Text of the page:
Sweet success: A Melbourne bakery aims to fill a hole in home deliveries with Donut Dash virtual store

Donut Dash

Donut Dash founder Phillip Kuoch. Source: supplied.

Baked goods entrepreneur Phillip Kuoch has launched his latest take on the modern bakery, and the good news is you won’t have to leave your house to get a piece.

With Melbourne now back under stay-at-home restrictions for the next six weeks, the Victoria-based bakery owner has moved quickly, opening a virtual donut store to make the most of growing e-commerce demand.

Called Donut Dash, Kuoch tells SmartCompany the new venture is a ”ghost kitchen”, which is like a dark kitchen; except it’s not Deliveroo or any other delivery platform pulling the strings.

Unlike Kuochs other business Goldeluck’s Doughnuts, which operates across several physical stores and an e-commerce website, Donut Dash has been designed as a no-frills, economically viable delivery business that’s immune from the 30%+ commissions charged by UberEats and Menulog.

”We wanted full control of the delivery process,” he says. ”Previously, we used to use UberEats and Menulog, but we wanted to be able to reach more people without the extra cost to deliver.”

Kuoch is marching to the beat of his own drum with Donut Dash, not that of a multinational company.

The downside? Kuoch has to organise his own delivery network, which the entrepreneur admits has been a challenge, but not one he wasn’t up for.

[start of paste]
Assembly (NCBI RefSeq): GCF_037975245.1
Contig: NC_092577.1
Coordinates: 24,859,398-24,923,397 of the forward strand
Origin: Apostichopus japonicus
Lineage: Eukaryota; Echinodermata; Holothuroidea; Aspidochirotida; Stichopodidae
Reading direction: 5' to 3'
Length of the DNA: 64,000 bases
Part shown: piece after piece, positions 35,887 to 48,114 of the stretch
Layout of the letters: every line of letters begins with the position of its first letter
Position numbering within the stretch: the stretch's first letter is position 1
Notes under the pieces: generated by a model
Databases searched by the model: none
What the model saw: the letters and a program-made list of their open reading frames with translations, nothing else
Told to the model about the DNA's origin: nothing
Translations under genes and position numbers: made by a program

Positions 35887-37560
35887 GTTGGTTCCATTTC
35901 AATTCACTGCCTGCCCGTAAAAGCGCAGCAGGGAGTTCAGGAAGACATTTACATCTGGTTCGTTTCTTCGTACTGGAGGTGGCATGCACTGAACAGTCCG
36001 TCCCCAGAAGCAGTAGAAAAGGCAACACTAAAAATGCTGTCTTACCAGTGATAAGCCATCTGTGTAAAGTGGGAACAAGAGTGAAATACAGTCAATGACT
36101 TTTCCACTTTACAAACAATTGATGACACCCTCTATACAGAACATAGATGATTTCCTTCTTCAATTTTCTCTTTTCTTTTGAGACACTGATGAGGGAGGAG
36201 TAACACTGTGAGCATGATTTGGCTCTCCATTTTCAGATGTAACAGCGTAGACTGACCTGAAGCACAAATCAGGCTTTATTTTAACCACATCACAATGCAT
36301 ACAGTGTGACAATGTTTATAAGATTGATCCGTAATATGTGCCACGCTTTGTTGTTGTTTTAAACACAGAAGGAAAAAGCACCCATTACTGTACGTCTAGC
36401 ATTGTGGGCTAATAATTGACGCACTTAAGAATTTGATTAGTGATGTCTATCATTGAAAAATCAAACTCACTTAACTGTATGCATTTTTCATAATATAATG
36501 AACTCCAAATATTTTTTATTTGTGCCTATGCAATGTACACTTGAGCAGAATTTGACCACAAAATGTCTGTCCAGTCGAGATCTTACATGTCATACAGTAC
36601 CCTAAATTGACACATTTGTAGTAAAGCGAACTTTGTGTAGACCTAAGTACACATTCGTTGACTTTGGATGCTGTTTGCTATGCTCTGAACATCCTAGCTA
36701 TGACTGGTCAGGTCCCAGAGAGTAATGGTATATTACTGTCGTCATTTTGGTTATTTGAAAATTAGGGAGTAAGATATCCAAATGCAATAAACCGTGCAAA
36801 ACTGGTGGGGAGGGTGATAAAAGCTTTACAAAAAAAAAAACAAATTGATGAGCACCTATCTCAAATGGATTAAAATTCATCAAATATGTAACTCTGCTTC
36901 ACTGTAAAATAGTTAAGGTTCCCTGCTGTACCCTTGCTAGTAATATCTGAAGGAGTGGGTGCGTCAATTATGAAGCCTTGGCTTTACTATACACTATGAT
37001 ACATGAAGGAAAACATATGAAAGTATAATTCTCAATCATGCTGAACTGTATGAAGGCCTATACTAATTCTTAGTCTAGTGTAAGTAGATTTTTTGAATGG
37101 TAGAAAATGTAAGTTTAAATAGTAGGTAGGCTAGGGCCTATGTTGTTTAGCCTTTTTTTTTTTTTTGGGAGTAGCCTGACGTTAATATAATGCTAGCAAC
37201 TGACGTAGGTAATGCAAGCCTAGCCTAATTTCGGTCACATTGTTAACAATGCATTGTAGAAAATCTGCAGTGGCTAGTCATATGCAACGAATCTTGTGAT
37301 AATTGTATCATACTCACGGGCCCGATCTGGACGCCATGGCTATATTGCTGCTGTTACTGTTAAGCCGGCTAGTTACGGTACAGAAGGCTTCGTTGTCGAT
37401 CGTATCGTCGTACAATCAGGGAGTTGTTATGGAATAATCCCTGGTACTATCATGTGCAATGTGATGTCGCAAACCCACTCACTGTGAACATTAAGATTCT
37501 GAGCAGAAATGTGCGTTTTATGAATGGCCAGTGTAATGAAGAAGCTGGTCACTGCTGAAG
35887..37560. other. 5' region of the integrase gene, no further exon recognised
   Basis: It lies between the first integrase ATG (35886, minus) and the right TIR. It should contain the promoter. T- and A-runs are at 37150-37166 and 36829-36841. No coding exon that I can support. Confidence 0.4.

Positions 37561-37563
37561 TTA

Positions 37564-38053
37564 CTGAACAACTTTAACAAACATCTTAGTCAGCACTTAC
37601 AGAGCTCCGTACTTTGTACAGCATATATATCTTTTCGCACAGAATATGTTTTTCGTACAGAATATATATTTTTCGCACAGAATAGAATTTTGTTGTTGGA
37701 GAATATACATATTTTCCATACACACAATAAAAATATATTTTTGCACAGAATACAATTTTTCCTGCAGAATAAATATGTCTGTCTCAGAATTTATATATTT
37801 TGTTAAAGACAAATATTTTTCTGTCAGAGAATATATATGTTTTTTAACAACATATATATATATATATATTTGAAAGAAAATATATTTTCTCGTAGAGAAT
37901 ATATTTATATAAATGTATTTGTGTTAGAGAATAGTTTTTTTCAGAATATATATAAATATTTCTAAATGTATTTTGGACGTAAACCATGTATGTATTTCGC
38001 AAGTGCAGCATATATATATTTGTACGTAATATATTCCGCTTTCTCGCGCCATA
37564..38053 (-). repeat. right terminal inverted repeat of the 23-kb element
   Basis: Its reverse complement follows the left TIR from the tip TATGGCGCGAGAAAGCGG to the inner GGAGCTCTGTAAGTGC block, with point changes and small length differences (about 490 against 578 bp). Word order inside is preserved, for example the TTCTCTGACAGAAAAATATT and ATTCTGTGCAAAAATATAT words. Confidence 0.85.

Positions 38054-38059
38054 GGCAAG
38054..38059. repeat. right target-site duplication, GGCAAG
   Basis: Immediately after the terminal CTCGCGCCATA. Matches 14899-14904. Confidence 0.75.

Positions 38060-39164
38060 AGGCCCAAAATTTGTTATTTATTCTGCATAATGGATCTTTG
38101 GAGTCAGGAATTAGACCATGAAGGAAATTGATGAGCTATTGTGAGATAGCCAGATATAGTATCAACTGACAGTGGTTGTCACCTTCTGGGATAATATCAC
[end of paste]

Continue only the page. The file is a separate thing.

”It’s very complicated. If you had asked me five years ago if I’d be doing logistics, I’d have said no way,” Kuoch says.

”For us it was all about starting in a smaller region and then building up with more customers.”

The new venture is just the latest step for Kuoch, who has been working to modernise the traditional bakery model amid the most disruptive period for bricks-and-mortar businesses in recent memory.

Goldeluck’s Doughnuts had already been cashing in on e-commerce demand during Australia’s first lockdown period, but now he hopes the refined Donut Dash offer will hit the spot with customers forced back into their homes.

”The entire idea is to take away the fancy stuff and go direct to customers,” Kuoch says.

”For us, we have to think about our retail stores, and with the decreased trading we’re going to be expecting in the next couple of months, we want to be able to continue to provide jobs for our staff.”

It hasn’t been an easy few months for Kuoch, or any small business owner in Australia, and now that Melbourne is back in lockdown, he admits it can be easy to feel defeated.

”It’s a really crap situation, but we have to push through,” he says. ”It’s a lot to do a relaunch, and it’s a lot to close up again, but we have to ask what we can do to make the most of this new opportunity.”

Kuoch’s advice for other business owners is to work towards taking learnings from the first lockdown and apply them to the current situation — after all, everyone left standing made it through round one.

”We’re asking ourselves what we can do differently this time to take full advantage of whatever opportunities do exist,” Kuoch says.

”I’d encourage every other business owner and entrepreneur to do the same thing.”

NOW READ: Pastries to your door: How Melbourne bakery Goldeluck’s Doughnuts is going national, despite COVID-19

NOW READ: “More to say soon”: Victorian government tight-lipped on help for Melbourne businesses hit by lockdowns

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